Woven wraps: some love ’em, some hate ’em. Whether your feelings about woven wraps are that polarised, you will probably have experienced at least one of the following:
- you finish off a woven wrap carry, only for your child to wriggle about and loosen it
- you simply cannot stand a ruck, because your child consistently ‘pops’ the seat
- your carries quickly become uncomfortable, pulling on your shoulders or back
It is my belief that most common issues with the comfort and ease of woven wraps are to do with uneven tightening. In this post I will talk about some of my findings during four years of using woven wraps, training with two consultancy schools, and many many times spent helping parents to wrap. Warning: the following post contains much wrapgeekery!
Rails are not hems
It happens so often: I will advise a client to ‘reach for that top rail’ and their hand goes straight for the top hem of the fabric. The hems of a woven wrap are the top, bottom, and at either end where the fabric is folded over and sewn in place to prevent fraying (note: many handwoven wraps are not hemmed due to the nature of the handwoven fabric selvedge). The rails are not visible. When teaching, I usually talk about the top, middle, and bottom rail and the easiest way to imagine this is by mentally dividing the wrap into thirds along the width. When holding the wrap flat in front of you, the part closest to your chin is the top rail and the part closest to your feet is the bottom rail.
The problem of the top rail
This is something I see most often with single-layer carries such as kangaroo or ruck; however I see it with front wrap cross carry as well. The woven wrap relies on even tightening across its width and throughout the carry. When trying to tighten the top rail, people often tighten only the top hem or the first few centimetres of the wrap at the top. This will pull on the child’s neck, bringing them closer to your body, but it will not tighten the carry beyond the top of the child’s shoulders. The child will slip around and the top hem will dig into their neck.
So much about getting a woven wrap carry comfortable is about stopping to think – not always easy when you have a wriggling child on you! When tightening, think about where you want the wrap to travel. This affects in which direction you will tighten the fabric, and pulling it another way will affect comfort.
Take ruck ‘straps’, for example: when gathering and tightening the fabric, pull each tail diagonally outward at the shoulder and not simply over the shoulder. Pulling over the shoulder towards the floor does not result in even tightening across the three rails. It can over-tighten the bottom rail of the wrap, making it will slip out of your child’s kneepit. It can result in the middle rail not being evenly tightened, and a loosened top rail will loosen. This allows the child to slip down your back, which will then pull on your shoulders.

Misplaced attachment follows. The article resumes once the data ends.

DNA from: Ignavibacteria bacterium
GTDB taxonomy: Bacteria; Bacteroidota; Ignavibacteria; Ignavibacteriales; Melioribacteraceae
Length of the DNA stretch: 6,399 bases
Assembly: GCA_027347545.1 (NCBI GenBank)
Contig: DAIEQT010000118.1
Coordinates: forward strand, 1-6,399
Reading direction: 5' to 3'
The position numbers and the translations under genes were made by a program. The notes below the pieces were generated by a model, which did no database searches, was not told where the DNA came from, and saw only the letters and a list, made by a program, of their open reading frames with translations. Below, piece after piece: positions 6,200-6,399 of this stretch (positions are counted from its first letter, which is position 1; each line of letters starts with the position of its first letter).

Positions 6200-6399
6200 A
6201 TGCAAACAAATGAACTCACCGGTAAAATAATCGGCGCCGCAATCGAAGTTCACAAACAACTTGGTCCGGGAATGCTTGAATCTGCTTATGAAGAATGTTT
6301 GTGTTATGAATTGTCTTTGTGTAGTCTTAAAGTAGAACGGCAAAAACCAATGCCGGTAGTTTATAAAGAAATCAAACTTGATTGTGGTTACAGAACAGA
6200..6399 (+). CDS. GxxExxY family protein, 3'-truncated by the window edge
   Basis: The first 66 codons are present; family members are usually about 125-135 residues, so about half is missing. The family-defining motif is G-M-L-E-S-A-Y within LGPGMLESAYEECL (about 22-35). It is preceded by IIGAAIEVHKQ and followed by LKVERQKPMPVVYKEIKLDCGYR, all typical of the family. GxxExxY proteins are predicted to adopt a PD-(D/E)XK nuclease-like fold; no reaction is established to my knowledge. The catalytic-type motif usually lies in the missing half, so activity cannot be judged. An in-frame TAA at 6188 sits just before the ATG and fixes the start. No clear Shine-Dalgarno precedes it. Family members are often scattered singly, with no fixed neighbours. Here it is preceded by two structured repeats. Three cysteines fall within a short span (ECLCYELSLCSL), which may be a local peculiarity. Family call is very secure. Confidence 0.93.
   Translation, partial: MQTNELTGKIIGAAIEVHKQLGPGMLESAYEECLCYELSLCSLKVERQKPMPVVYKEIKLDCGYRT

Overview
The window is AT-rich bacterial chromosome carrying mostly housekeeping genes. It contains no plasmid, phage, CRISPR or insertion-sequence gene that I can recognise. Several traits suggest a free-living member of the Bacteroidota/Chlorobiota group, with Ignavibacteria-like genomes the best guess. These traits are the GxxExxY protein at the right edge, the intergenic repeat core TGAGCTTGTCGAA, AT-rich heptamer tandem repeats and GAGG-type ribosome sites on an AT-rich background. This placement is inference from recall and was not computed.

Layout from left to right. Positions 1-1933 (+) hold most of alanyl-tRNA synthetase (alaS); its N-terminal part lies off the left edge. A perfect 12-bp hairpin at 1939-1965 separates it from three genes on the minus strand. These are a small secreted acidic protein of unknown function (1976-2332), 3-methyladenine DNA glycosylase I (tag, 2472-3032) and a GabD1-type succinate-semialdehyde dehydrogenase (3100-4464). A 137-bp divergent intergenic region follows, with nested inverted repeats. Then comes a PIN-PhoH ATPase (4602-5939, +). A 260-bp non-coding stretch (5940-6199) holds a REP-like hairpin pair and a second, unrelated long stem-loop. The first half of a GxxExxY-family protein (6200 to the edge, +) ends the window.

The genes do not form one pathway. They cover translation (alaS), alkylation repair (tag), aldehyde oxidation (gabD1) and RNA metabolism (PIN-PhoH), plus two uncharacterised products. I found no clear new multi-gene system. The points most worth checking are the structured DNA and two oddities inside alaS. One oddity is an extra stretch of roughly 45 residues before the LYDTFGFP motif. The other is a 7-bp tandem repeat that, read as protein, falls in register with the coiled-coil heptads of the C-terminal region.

The elusive middle rail
Many wrappers have heard of the top and bottom rails but often I am met with surprise when I mention the middle rail. However, it is actually the most important of all, as it keeps your child’s back straight and supported. This is especially important with newborns, as they can otherwise slump down, causing the chin to compress onto the chest. Taking the time to tighten the middle rail adequately can help your child to remain in a comfortable position and avoid the wriggling about that affects your comfort.
The rail and the ruck
The term ‘strand by strand tightening’ is such a useful one to keep in mind with woven wraps. However, it does not mean that you should tighten each strand to the same degree. You are tightening just enough that your child is securely held in a comfortable position against your body. If you over-tighten part of the fabric, you can alter your child’s natural position and affect the comfort for you both.
This is often seen in the ruck back carry: this is a high back carry, where the child sits in a deep ‘seated’ position, with their legs much higher than their bum. All of the child’s weight is borne by the fabric under the bum – the weight is distributed across the wearer’s body with even tightening of the fabric. When tightening the fabric in a ruck strand by strand, the top rail (or top third of the wrap) should be tight – this is what provides the structure of the carry and keeps the child secure. The middle rail should be taut – this supports the child’s back and keeps them in an upright position, without allowing too much wiggle room. The bottom rail should be tightened only enough to remove the excess fabric between the child’s knee pit and the wearer’s shoulder. Tightening the bottom rail any more than this will mean the fabric slips back from the child’s knee pit towards the pelvis, and their weight is then no longer borne by their bum. This can cause comfort issues for both the child and the wearer.
Woven wraps are not like other carriers
With woven wrap fabric, the individual threads matter. All individual threads work together in a specific way, depending on the weave, to support the weight and distribute it evenly across your body. If you do not take your time, there will be pockets of slack in some areas, and/or areas that are too tight. The key to a comfortable wrap carry is to take time to tighten the fabric evenly – precision matters.
But (and this is a big but) – you can re-tighten and troubleshoot once you have tied off the carry. It is hard to slow down enough to be precise when you are trying to wrap your screaming child, and it feels like everyone is staring at you. I teach clients to aim for safe and comfortable carries, not perfect ones. Perfection may come with practise, and understanding the way wraps work!
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